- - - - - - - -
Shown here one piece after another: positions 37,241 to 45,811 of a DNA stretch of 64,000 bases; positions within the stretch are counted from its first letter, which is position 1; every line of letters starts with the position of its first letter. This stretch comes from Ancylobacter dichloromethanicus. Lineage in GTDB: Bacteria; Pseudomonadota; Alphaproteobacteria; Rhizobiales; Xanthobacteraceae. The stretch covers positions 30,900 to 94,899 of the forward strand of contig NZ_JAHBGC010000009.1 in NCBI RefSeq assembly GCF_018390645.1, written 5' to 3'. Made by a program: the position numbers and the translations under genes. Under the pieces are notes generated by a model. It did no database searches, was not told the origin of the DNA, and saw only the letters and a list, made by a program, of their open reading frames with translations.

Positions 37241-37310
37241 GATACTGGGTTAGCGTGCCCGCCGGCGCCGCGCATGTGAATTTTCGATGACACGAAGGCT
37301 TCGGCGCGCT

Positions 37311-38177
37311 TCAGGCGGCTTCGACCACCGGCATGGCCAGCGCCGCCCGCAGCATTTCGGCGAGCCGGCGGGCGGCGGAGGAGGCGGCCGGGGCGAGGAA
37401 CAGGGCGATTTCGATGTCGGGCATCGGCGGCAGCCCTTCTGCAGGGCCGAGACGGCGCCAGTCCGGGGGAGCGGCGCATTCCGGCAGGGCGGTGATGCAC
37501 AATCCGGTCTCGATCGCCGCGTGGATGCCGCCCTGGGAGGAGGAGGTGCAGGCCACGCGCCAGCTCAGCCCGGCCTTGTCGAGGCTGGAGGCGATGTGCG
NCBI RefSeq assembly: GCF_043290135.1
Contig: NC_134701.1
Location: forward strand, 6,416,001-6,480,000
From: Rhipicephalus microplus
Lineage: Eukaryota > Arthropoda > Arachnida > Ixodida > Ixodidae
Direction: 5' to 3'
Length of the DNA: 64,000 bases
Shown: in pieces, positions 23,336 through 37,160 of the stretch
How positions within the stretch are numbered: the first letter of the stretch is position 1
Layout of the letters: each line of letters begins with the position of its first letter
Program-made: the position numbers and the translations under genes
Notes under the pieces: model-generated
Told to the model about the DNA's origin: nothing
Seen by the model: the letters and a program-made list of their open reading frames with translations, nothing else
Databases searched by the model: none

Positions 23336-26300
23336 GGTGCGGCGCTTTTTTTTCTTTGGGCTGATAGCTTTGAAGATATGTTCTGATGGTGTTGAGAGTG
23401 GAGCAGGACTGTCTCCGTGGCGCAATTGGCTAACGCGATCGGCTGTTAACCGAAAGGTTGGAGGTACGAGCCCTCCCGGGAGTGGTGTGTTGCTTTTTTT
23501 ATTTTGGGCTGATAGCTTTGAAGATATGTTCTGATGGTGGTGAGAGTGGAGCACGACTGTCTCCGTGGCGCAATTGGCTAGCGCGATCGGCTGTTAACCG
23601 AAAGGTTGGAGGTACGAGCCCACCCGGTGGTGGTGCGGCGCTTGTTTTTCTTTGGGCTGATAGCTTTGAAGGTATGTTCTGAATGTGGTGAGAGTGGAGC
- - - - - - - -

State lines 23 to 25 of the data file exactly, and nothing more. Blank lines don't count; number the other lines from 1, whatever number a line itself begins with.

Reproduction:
Databases searched by the model: none

Positions 23336-26300
23336 GGTGCGGCGCTTTTTTTTCTTTGGGCTGATAGCTTTGAAGATATGTTCTGATGGTGTTGAGAGTG